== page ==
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Fever: When Should You Seek Emergency Care for Your Child?

December 12, 2019

Posted in Parenting,Flu

Cold and flu season is here! Arkansas Children's Hospital in Little Rock and Arkansas Children's Northwest in Springdale already are seeing increases in positive flu tests, with an average of 37 children a week testing positive for flu. Fever is often the first sign of colds or flu. But not all fevers require a doctor's visit. Here are a few tips for knowing when to seek medical care and when to treat fever at home.


What is a fever?

A fever is an increase in your child's body temperature. Normal body temperature is 98.6°F (37°C). Fever is defined as a body temperature higher than 100.4°F (38°C). Anything less than that is generally no cause for alarm.

Fever is commonly caused by a virus. Your child's body uses fevers as a defense to help fight infection. The cause of your child's fever may not be known.  According to the American Academy of Pediatrics, a normal temperature will vary with age, activity and the time of day. Infants tend to have higher temperatures than older children, and everyone’s temperature is highest between late afternoon and early evening. It’s typically lower between midnight and early morning. Below are some helpful tips on how to cope with a child’s fever. 

How to Manage Fever 

Fevers are mainly treated as a comfort measure. The pediatricians at Arkansas Children's recommend giving your child the recommended dose of acetaminophen (Tylenol) or ibuprofen (Motrin) for fever control. Most store-bought medicine comes with dosage recommendations.

After the medicine is given, it will take at least one hour to take effect. Even then your child’s temperature may not return to normal. This is perfectly fine! Fever fights the germs that are making your child sick. Continue to encourage your child to drink fluids and stay hydrated. Sponge baths and light clothing options are recommended. If concerned, call your child’s pediatrician or primary care provider.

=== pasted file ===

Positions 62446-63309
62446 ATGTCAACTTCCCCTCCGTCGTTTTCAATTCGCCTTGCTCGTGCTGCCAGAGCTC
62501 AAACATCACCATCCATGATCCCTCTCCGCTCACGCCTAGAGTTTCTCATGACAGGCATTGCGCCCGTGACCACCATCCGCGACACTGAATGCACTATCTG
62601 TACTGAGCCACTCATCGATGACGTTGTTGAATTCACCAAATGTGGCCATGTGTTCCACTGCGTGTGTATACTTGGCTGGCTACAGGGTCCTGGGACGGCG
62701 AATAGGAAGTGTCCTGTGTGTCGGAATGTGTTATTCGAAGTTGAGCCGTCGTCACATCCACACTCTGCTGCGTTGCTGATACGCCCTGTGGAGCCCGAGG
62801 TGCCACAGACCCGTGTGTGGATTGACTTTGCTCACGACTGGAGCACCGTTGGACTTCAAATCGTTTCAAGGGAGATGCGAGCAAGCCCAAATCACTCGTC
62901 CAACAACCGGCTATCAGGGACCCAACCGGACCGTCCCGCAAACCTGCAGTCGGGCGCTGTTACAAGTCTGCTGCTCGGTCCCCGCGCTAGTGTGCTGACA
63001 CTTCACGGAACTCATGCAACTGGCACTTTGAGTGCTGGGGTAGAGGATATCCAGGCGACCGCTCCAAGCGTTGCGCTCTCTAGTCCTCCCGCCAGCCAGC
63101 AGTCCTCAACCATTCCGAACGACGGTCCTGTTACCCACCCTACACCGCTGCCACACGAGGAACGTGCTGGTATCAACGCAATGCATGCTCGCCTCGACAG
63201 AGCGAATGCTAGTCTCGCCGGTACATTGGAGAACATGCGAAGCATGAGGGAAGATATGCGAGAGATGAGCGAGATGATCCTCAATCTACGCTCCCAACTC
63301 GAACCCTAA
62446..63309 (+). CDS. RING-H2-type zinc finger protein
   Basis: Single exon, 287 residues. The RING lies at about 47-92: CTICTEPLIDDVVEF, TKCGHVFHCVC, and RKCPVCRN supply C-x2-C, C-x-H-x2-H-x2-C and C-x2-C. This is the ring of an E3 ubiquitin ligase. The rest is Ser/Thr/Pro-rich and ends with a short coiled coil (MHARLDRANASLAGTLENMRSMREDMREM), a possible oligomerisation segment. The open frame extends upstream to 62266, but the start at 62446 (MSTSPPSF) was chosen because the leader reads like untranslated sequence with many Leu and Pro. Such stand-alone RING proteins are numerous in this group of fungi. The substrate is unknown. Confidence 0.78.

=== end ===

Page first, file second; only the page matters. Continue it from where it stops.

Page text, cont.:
Children only need to be seen in the Emergency Department for fever if:

  • Your child is under 3 months of age and has not yet received their 2-month immunizations  
  • Your child's temperature reaches 105°F (40.6°C)  
  • Your child has a fever for longer than 5 days  
  • Your child has a dry mouth, cracked lips, or cries without tears  
  • Your child is urinating less than 3 times in a 24 hour period  
  • Your child is less alert, less active, or is acting differently than he usually does  
  • Your child has a seizure or abnormal movements of the face, arms or legs   
  • Your child has a stiff neck, severe headache, confusion or is difficult to wake  
  • Your child is crying, irritable and cannot be soothed 

Concerned about your child's symptoms? The new Arkansas Children's app has a symptom tracker to help you determine what care to seek. Download the app on iPhone or Android for help making everyday health decisions. And when your child needs care, our experts and your doctors are just one tap away.

You can also manage your child's medications, doctor's visits, and medical history wherever and whenever you need it with MyChart. Click here to sign up today.

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